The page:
The then Lieutenant-Governor of Bencoolen (now Bengkulu) in Sumatra, Sir Thomas Stamford Raffles landed in Singapore on 29 January 1819, after a survey of the neighbouring islands. Recognising the immense potential of the swamp covered island, he helped negotiate a treaty with the local rulers, establishing Singapore as a trading station. Soon, the island’s policy of free trade attracted merchants from all over Asia and from as far away as the US and the Middle East.
In 1832, Singapore became the centre of government for the Straits Settlements of Penang, Malacca and Singapore. With the opening of the Suez Canal in 1869 and the advent of the telegraph and steamship, Singapore's importance as a centre of the expanding trade between the East and West increased tremendously. By 1860, the thriving country had a population that had grown from a mere 150 in 1819 to 80,792, comprising mainly Chinese, Indians and Malays.
But the peace and prosperity of the country suffered a major blow during World War II, when it was attacked by the Japanese aircrafts on 8 December 1941. Once regarded as an impregnable fortress, Singapore fell under the Japanese invasion on 15 February 1942. It remained occupied by the Japanese for the next three and half years, a time marked by great oppression and an immense loss of lives.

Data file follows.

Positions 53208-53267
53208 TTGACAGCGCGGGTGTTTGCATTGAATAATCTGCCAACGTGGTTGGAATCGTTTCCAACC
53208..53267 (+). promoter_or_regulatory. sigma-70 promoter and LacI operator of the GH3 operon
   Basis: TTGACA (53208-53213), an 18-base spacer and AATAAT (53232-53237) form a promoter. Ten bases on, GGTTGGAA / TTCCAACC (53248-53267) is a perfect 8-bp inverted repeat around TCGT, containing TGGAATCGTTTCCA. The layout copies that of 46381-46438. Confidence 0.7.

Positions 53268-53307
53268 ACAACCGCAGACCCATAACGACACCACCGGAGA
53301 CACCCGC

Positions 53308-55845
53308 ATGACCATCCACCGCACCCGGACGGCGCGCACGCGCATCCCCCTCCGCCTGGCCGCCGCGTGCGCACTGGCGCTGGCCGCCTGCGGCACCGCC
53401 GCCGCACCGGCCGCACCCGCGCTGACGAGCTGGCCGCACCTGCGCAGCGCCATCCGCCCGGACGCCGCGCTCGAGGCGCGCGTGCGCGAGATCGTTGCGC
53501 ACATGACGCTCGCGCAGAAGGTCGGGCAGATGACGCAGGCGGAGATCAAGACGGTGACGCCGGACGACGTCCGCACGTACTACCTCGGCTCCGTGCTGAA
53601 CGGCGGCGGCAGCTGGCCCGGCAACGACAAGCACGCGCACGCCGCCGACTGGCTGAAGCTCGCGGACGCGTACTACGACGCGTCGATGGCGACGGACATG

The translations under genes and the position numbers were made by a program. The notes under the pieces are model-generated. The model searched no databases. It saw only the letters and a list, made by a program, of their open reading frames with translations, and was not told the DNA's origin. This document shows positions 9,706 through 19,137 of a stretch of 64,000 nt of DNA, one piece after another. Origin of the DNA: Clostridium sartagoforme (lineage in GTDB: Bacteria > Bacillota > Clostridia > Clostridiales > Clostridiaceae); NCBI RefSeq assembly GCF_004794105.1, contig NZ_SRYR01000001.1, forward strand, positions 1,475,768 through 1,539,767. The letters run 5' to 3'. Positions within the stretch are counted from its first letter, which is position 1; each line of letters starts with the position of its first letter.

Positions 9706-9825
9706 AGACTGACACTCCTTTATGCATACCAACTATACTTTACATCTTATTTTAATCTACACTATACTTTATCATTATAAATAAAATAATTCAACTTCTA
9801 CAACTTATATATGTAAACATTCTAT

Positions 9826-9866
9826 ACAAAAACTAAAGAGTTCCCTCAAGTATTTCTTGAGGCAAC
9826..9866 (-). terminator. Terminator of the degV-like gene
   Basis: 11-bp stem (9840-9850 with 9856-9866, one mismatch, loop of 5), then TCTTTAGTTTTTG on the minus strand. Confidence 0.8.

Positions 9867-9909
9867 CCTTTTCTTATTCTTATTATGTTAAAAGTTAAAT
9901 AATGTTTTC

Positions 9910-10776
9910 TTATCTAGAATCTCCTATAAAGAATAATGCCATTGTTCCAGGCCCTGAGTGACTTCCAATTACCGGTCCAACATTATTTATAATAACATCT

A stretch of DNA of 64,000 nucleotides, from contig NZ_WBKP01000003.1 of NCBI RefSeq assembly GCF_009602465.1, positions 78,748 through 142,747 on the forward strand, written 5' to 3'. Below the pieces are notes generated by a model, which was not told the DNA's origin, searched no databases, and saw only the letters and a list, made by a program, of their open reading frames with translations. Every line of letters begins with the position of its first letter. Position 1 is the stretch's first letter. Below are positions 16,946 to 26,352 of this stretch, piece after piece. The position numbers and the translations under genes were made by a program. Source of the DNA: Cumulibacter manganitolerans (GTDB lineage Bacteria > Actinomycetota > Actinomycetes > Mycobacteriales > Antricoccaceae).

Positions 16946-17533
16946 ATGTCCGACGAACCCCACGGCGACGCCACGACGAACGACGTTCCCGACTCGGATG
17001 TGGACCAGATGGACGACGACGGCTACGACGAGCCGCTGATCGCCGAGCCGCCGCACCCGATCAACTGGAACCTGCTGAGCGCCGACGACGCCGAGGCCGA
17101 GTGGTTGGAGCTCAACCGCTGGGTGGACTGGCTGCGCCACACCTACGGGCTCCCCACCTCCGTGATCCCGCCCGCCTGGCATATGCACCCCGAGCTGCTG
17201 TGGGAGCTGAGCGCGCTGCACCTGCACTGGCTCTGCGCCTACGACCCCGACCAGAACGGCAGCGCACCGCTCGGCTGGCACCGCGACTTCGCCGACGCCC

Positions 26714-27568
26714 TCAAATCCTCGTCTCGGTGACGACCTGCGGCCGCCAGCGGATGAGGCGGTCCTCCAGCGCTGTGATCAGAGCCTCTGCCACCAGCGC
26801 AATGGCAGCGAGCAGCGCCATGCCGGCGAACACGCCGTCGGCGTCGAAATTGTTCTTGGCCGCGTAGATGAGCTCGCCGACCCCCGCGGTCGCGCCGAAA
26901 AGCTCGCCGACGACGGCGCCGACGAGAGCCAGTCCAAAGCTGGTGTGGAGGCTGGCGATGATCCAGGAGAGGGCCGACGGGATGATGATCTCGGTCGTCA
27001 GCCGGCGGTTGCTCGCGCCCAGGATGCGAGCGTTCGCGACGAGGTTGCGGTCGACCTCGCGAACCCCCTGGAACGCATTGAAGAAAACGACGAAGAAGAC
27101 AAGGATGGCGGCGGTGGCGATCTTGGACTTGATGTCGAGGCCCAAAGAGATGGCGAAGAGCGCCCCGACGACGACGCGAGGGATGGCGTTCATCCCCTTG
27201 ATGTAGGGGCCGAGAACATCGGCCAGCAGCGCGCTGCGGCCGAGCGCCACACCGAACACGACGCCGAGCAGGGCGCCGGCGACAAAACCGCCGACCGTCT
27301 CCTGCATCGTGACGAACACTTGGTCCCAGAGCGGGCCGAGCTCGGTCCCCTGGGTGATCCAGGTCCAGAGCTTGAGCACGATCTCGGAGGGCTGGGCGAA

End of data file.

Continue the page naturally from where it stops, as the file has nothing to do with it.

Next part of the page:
When the Japanese surrendered in 1945, the island was handed over to the British Military Administration, which remained in power until the dissolve of the Straits Settlement comprising Penang, Melaka and Singapore. In March 1946, Singapore became a Crown Colony.
In 1959, the growth of nationalism led to self-government, and the country’s first general election. The People’s Action Party (PAP) won a majority of 43 seats and Lee Kuan Yew became the first prime minister of Singapore. In 1961, Singapore joined Malaya and merged with the Federation of Malaya, Sarawak and North Borneo to form Malaysia in 1963. However, the merger proved unsuccessful, and less than two years later on 9 August 1965, Singapore left Malaysia to become an independent and sovereign democratic nation. On 22 December that year, Singapore finally became an independent republic.